Ember-remodal re-imagining

sethbrasile [7:20 PM]
I’m planning on rebuilding ember-remodal by building it out of standalone behavioral “primitives” as @locks and I (and @runspired to a limited extent) have discussed.

The idea behind it is based on Trek Glowacki’s talks on the Frontside podcasts, encouraging folks to start building and sharing primitives for “reuse in-the-small” and then building their larger “reuse in-the-large” libraries out of these primitives.

I started messing around with the concept, but I would like start some discussion if anyone is interested, as I hope this could inspire other libraries to do similarly. I don’t feel comfortable making API decisions here without community support, as I feel like some form of “standards” would be a good thing.

So, for instance the first primitive that I’m focusing on (because it seems the easiest/most intuitive) is an overlay primitive titled ember-primitive-overlay.

My first iteration of this primitive exposes two ways to open/close the overlay:

  1. via the overlay service: this.get('overlay').open()
  2. via the primitive-overlay component and toggling an isOpen bool that is passed into the component

A small amount of css is included which creates the base functionality of an overlay, but does not style further:

  display: none;
  top: 0;
  left: 0;
  position: fixed;
  height: 100%;
  width: 100%;

.overlay[overlay-state="opened"] {
  display: block;

And currently, use of the service-overlay in a template looks like this

<div {{action 'closeOverlay'}} class="overlay" overlay-state={{overlay.state}}></div>

Thoughts? 1

And I’m thinking the use of the primitive-overlay component in a template could look something like this:

{{!-- block form could work too --}}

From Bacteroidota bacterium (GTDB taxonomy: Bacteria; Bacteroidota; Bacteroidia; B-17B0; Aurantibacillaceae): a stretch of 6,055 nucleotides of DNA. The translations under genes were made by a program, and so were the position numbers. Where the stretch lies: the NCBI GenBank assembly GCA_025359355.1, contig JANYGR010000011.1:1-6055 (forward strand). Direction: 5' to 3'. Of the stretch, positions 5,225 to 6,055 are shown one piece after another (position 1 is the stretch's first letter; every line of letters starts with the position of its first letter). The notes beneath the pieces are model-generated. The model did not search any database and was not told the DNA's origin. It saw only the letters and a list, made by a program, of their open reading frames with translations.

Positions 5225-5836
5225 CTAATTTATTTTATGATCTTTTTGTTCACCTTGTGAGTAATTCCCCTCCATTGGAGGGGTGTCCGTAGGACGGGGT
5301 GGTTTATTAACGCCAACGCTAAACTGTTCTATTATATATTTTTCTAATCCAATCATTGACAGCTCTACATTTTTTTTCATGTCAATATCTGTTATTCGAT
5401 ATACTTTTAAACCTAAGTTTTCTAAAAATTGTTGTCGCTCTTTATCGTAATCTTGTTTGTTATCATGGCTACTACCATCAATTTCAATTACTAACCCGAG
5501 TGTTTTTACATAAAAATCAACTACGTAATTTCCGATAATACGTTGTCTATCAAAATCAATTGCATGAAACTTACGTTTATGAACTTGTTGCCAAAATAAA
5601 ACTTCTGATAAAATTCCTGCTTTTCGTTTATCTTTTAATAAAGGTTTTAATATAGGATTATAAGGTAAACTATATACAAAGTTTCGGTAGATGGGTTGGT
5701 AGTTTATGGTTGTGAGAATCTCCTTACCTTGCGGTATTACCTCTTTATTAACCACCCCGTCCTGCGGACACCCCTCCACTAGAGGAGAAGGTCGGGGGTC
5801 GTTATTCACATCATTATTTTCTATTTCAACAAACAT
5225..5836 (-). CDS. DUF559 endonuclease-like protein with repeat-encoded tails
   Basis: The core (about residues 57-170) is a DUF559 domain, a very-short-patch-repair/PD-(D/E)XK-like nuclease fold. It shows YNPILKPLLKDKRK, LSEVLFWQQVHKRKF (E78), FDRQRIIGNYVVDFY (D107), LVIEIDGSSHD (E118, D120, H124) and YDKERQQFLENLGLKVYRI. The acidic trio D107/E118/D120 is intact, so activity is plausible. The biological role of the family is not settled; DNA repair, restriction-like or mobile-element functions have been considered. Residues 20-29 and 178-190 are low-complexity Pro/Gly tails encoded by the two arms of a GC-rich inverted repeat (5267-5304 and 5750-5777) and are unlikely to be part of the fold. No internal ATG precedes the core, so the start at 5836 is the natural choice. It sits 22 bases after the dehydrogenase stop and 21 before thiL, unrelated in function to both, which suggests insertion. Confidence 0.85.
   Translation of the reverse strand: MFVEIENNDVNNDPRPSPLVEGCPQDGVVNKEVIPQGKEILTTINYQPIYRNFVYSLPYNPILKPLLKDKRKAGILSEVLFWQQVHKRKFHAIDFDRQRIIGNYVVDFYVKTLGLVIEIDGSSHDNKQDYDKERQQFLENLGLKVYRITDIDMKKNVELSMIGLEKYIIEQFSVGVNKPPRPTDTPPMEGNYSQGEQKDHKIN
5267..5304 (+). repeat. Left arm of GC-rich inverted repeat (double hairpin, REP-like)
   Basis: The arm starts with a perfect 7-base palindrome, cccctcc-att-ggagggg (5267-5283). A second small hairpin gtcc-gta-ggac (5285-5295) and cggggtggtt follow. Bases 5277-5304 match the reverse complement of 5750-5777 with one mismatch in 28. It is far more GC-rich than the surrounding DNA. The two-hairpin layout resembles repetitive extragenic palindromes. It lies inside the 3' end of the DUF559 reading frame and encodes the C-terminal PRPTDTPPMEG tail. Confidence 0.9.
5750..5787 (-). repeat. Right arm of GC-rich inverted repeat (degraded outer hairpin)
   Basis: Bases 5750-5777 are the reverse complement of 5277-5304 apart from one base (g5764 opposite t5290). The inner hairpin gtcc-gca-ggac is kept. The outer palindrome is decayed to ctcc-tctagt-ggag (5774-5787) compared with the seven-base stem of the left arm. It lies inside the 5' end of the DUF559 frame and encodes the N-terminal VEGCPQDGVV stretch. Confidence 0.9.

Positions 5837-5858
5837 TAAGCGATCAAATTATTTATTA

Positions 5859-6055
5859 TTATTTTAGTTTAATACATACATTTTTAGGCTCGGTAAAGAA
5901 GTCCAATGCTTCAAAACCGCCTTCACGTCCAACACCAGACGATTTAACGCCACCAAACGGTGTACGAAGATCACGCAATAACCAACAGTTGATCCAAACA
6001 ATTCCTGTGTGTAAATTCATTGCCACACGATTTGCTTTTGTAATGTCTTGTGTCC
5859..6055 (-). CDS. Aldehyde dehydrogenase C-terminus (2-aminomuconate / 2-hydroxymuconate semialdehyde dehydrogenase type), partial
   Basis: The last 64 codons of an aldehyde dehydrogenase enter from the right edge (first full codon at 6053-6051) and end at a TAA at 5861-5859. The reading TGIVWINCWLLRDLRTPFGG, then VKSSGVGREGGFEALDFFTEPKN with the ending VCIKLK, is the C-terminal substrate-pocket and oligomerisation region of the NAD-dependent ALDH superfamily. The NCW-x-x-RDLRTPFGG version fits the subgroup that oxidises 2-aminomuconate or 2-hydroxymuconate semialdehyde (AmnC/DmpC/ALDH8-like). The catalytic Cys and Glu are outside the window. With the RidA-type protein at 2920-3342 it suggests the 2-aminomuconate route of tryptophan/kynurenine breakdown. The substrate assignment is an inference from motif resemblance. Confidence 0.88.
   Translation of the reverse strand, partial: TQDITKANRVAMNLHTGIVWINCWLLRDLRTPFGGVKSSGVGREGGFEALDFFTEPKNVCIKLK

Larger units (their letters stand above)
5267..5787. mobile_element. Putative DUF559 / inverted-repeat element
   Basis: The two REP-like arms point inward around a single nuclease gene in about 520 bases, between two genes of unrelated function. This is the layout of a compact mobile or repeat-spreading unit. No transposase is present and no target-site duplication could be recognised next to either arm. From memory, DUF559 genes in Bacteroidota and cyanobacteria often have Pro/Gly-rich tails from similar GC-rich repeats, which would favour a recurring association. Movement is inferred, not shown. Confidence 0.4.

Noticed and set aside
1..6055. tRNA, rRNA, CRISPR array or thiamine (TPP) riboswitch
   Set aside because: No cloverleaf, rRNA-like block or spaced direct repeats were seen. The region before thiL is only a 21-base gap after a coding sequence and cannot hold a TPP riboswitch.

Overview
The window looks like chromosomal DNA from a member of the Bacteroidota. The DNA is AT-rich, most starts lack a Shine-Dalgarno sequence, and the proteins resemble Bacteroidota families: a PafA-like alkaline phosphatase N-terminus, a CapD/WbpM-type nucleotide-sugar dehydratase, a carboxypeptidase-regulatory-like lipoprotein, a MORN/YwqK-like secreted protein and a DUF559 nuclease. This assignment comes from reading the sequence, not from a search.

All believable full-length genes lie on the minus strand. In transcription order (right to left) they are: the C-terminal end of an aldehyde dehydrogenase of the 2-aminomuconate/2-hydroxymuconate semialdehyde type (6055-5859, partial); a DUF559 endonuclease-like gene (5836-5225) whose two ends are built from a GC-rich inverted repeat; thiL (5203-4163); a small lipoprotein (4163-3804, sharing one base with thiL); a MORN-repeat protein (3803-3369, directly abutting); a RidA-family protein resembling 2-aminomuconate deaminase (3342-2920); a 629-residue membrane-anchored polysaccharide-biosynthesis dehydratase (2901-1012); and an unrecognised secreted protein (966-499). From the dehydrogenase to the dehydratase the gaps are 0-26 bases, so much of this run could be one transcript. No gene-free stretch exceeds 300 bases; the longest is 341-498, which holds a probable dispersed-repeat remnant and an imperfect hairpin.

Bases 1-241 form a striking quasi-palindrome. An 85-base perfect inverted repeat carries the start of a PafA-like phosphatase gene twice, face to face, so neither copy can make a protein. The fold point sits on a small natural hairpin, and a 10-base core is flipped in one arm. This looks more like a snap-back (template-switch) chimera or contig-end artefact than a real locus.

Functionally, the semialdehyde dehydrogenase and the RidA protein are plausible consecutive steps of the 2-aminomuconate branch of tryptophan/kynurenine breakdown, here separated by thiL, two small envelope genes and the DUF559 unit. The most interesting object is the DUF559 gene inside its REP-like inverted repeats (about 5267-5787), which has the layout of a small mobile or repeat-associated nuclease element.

closeOverlay=(action 'closeOverlay')


sethbrasile [7:45 PM]
Another discussion point I’d like to hit is performance: Is there a surefire way to structure a primitive that won’t negatively affect performance if there were ​_many_​ instances alive at once? (edited)

sethbrasile [8:18 PM]
One more discussion point: How should primitives be released? As standalone addons? As collections of related primitives in a single addon? As standalone addons that released and then pulled together into related concepts and also released as collections? Should they be addons at all? Will there any size bloat / performance degradation due to them being addons instead of something like importable es6 modules or something like that?

Allow me to try and clarify the “size bloat” question. Say 10 authors release small collections of primitives, and the consuming app ends up using all 10 collections as deps of various addons. Does the sole fact that each collection is an addon contribute anything to the consuming app’s size? Would there be any benefit in making them “lighter” than an addon?

I felt inspired inspired by Trek’s discussion on the Frontside. (But, to date, I haven’t done much in the open source to help realize it). The first thing I’m curious about — are you planning to do this in such a way that it removes the jQuery/Remodal dependency? Or is the plan to still use that?

Regardless, I’ll give you an example of a component I recently built for my app that I think fits into the pattern Trek described and relates to this project — it’s dismissible-block. It functions similar to an {{#if}} block, but it also sets up all the necessary event listeners, so that if a user clicks off of it or hits the escape key, it will send an action (in my case, it also tries to be ARIA compliant with focusing the first focusable element, restore focus on close, etc).

So, that looks like this:

<button {{action 'showTheThing'}}>Show</button>

{{#dismissible-block isShowing on-dismiss=(action 'hideTheThing')}}
  Things to be dismissed. 

By itself, it doesn’t do much. But, I think that’s a good thing. I find I am able to reuse it in many different places (for context menus, modals, and auto-suggest lists) without really ever having to retool it to work in a new context.

Anyway, it may or may not be relevant to your goals…but food for thought!

Yes, @Spencer_Price I was planning on attempting to get rid of the dependencies and make it as “native ember” as possible.

And yes, I do think that your example is basically exactly what we’re aiming for. Release a primitive! “ember-primitave-dismissable” or something like that :smiley:

1 Like

Cool beans. Once I get a free cycle, I’ll try to port what I’ve done so far into an addon.

@sethbrasile — I got something started. Have a look: GitHub - spencer516/ember-dismissible: A lightweight Ember component for supporting dismiss panels (modals, menus, etc)